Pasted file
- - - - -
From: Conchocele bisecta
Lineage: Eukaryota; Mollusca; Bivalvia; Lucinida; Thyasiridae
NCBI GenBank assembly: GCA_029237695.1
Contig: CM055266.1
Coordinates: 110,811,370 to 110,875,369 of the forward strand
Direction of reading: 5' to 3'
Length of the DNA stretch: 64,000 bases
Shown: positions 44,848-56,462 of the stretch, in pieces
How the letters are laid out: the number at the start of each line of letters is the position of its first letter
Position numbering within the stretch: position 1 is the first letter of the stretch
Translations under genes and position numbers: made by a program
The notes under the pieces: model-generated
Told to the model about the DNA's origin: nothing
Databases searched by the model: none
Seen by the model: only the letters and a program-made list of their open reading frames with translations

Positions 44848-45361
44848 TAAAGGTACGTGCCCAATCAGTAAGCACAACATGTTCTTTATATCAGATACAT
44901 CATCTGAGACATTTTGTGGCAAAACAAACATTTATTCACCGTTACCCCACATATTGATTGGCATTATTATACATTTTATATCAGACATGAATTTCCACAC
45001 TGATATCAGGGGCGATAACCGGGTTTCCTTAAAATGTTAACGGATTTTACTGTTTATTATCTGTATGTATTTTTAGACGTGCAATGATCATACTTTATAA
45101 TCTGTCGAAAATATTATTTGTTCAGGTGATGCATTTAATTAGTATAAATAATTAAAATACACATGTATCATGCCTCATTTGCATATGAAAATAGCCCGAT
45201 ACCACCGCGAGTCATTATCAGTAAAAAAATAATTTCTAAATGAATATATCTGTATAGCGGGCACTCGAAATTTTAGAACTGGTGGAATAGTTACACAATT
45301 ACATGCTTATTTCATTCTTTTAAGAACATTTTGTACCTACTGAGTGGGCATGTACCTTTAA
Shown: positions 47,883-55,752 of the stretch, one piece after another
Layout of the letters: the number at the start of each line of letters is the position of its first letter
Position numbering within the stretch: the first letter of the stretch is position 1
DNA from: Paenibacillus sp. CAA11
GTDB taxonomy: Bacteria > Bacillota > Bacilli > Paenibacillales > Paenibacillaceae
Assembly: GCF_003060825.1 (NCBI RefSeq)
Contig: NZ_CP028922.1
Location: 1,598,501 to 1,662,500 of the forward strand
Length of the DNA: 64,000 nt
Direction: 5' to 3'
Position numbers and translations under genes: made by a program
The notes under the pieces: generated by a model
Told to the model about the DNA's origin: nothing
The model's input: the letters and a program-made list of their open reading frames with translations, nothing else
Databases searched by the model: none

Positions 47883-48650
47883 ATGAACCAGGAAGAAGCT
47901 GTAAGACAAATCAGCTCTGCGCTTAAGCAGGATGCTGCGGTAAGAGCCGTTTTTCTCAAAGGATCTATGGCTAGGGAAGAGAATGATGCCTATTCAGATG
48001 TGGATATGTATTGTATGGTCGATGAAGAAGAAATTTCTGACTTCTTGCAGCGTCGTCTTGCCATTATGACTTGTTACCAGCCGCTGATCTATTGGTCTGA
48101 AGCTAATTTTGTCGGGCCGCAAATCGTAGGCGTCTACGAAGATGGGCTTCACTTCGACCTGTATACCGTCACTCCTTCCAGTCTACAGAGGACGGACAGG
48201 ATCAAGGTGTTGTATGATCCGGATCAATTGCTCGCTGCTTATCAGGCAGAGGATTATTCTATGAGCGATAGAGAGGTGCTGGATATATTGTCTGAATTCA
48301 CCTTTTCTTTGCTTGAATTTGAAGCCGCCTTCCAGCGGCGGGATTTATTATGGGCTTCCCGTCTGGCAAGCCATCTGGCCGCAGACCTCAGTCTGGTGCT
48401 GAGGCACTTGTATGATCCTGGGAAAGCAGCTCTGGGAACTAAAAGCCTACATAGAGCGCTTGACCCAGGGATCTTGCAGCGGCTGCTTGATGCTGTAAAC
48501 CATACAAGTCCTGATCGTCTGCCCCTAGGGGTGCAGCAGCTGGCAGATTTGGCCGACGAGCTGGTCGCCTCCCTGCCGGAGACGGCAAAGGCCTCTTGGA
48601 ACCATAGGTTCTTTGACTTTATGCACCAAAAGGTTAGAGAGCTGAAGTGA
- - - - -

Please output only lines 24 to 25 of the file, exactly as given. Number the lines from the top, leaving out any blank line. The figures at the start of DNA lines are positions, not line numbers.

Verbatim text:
Layout of the letters: the number at the start of each line of letters is the position of its first letter
Position numbering within the stretch: the first letter of the stretch is position 1